Thelma Stilwell is a woman who knows how to beat the odds.
Thelma's remarkable story began with what she thought was simply an asthma attack. But after arriving at Three Rivers Medical Center, she found out otherwise. Doctors diagnosed Thelma with pneumonia and started her on antibiotics.
Then, Thelma had an anaphylactic reaction to the antibiotic. Thelma's reaction was so severe, she required intubation. For a higher level of care, she was transferred to Asante Rogue Regional Medical Center. Despite being on a ventilator, Thelma remained in respiratory failure. To increase the amount of oxygen to the bottom and back portions of the lungs, she was placed in the prone position.
A week later, Thelma transferred to Legacy Emanuel Medical Center for consideration of ECMO. ECMO stands for extracorporeal membrane oxygenation. It is a lung bypass system that works outside the body to provide prolonged support when the lungs are no longer able to sustain life. ECMO is only used in the most serious instances of respiratory failure. After evaluation by the doctors at LEMC, Thelma's list of diagnoses was extensive, including:
- Acute hypoxemic (too little oxygen) and hypercapnia (too much carbon dioxide) respiratory failure
- Stenotrophomonas pneumonia
- Pseudomonas pneumonia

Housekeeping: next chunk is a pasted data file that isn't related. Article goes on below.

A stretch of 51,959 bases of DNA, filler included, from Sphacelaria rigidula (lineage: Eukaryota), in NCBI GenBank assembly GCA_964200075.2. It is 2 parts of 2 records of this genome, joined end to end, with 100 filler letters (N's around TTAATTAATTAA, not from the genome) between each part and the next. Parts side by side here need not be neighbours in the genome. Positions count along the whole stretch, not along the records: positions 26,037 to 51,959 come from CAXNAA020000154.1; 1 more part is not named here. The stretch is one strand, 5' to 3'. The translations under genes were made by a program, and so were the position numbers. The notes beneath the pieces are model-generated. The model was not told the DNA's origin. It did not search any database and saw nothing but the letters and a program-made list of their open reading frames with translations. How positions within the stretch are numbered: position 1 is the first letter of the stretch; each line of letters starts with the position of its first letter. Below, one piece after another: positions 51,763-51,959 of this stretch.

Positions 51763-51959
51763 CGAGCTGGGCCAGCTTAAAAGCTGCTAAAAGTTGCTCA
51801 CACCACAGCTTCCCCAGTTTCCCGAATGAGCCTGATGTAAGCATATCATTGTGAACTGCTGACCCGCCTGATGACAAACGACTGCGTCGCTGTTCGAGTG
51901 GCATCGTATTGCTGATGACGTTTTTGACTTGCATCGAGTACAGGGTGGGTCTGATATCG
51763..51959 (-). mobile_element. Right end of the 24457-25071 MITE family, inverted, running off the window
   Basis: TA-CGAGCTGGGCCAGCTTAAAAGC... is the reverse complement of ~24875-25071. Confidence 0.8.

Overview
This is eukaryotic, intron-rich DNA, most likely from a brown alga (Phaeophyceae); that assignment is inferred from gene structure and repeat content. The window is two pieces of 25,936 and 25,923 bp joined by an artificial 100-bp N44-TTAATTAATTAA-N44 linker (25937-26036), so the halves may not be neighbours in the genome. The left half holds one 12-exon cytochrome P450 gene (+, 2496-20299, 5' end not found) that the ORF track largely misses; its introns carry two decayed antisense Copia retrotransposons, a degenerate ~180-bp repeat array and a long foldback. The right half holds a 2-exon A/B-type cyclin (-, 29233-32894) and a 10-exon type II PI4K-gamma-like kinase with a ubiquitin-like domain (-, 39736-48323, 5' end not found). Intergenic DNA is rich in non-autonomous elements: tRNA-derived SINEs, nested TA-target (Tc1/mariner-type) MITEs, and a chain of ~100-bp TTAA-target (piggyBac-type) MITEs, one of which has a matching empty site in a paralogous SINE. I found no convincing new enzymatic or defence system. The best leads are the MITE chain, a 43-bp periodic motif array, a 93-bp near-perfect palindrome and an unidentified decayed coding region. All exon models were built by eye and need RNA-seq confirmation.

- Acute respiratory distress syndrome (ARDS)
Despite this, Thelma did not require ECMO. But she was so critically ill, doctors weren't sure she would survive the next 24 hours.
But Thelma is a fighter.
After surviving the first harrowing 24 hours, Thelma conquered another 24. She continued despite the odds, until she could begin to wean from the ventilator. But, Thelma's progress was limited by a condition known as acute quadriplegic myopathy, also known as critical illness myopathy. According to her neurologist, "the severity and reconditioning will likely take months, if not up to a year, for recovery." With this, Thelma was referred to Vibra Specialty Hospital of Portland.
Thelma arrived at Vibra for ventilator weaning, tracheostomy decannulation, and care for critical illness myopathy. Once again, Thelma defied the odds. In less than twelve days she liberated from the ventilator. Eleven days later, her tracheostomy tube was permanently removed.
For the first time in over seven weeks, Thelma was breathing completely on her own.
Even more remarkable was Thelma's recovery from critical illness myopathy. When she arrived at Vibra, Thelma could only wiggle her fingers and toes. She could nod her head to communicate and press a call button. These were the reasons her neurologist anticipated a lengthy recovery.
But within the first few days of working with Vibra's physical therapy team, Thelma could sit for about 30 seconds. Though she required maximum assistance, this was a huge accomplishment! A week and a half later, Thelma was standing with maximum assistance of two people.
As her stay progressed, so did her recovery. Less than three weeks into her recovery, Thelma began taking steps in the parallel bars. She also made great progress with transfers in that timespan. Initially, Thelma required the Hoyer lift to get in-and-out of bed. This device provides 90-100% assistance with transfers. Now, she could use pivot transfers with the assistance of the therapy team.
What might be the most remarkable is that within a month, Thelma was walking with a walker.
After five weeks at Vibra, Thelma discharged home with her husband. Her smile says it all. Thelma defied the odds and we are looking forward to seeing what she'll conquer next!Posted By